Week 4, Day 3

Day 3: Matthew 1:18-25

The birth of Jesus Christ came about this way: After his mother Mary had been engaged to Joseph, it was discovered before they came together that she was pregnant from the Holy Spirit. So her husband, Joseph, being a righteous man, and not wanting to disgrace her publicly, decided to divorce her secretly.
But after he had considered these things, an angel of the Lord appeared to him in a dream, saying, “Joseph, son of David, don’t be afraid to take Mary as your wife, because what has been conceived in her is from the Holy Spirit. She will give birth to a son, and you are to name him Jesus, because he will save his people from their sins.”

Now all this took place to fulfill what was spoken by the Lord through the prophet:
See, the virgin will become pregnant
and give birth to a son,
and they will name him Immanuel,
which is translated “God is with us.”
When Joseph woke up, he did as the Lord’s angel had commanded him. He married her but did not have sexual relations with her until she gave birth to a son. And he named him Jesus.

1. Here the gospel writer recounts the birth of Jesus through the lens of the Hebrew Scriptures. The conception of Jesus through the Holy Spirit is more than just a miracle of the conception itself. It is related as the manner in which God fulfilled his greatest of all promises: to be Immanuel: God who is with us. At the same time, we are told that Joseph, the adoptive father of Jesus, is a righteous man. This is foreshadowing the theme of adoption in the life of Jesus: humans adopted God, and God will adopt humans.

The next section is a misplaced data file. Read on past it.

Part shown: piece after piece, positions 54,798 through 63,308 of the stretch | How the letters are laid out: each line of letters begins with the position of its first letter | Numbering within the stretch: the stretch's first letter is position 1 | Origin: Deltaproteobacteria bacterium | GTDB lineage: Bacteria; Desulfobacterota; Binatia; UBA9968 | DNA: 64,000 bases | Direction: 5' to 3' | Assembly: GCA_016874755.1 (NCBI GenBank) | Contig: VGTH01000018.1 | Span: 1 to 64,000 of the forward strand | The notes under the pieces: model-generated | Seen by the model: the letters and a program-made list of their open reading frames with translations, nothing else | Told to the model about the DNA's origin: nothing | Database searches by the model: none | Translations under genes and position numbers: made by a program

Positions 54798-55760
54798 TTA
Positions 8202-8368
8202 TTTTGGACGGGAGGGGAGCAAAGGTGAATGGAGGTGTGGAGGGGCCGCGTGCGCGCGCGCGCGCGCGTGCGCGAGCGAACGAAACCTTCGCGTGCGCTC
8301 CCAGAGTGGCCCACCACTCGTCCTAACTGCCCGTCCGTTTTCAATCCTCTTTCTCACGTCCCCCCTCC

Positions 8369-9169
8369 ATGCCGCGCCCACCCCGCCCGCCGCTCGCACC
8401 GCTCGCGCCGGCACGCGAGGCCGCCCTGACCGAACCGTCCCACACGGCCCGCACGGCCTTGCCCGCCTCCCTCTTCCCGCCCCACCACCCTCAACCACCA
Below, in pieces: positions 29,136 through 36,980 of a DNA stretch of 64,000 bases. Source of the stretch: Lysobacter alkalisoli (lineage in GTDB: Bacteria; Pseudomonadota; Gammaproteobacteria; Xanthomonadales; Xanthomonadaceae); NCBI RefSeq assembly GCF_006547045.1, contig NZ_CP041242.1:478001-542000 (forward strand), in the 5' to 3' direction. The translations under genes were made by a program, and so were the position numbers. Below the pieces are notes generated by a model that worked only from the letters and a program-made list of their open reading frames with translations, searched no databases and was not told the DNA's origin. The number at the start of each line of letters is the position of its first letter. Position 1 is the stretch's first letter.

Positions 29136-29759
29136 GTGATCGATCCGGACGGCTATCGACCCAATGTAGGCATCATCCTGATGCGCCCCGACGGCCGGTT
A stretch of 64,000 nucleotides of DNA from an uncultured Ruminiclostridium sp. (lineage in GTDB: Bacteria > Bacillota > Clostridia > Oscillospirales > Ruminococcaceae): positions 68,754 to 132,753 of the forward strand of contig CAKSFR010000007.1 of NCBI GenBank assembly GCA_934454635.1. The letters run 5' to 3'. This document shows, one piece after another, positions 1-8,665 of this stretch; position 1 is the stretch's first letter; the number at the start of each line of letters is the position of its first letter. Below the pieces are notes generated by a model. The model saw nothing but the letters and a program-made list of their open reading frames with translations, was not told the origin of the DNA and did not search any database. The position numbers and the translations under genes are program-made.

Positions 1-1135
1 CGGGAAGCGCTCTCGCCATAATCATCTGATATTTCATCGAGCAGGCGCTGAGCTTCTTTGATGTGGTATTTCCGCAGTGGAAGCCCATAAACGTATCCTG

2. Jesus is Immanuel, God with us, the God-Man who stands as the eternal mediator. This is how he is able to save the people from their sins.
3. We should learn from Joseph to be careful, merciful, attentive, and accepting of that which God is doing. Joseph took on enormous risk in his choice to accept Mary and the child she carried. His inheritance would now pass to one who was not “his” son. His reputation (and hers) could be sullied. His faith must have been challenged to at least some degree. Yet when God revealed that this thing which was happening was from the Holy Spirit, Joseph set aside his own interests and adopted all the risks.
4. As Athanasius wrote, God became as we are so that we might become as he is. The birth of Jesus as a human being heralds the birth of human beings into the divine nature (John 3:3-8, 2 Peter 1:3-4). The new birth begins with the acceptance of Jesus as Lord, but the birth pangs continue until the new creation.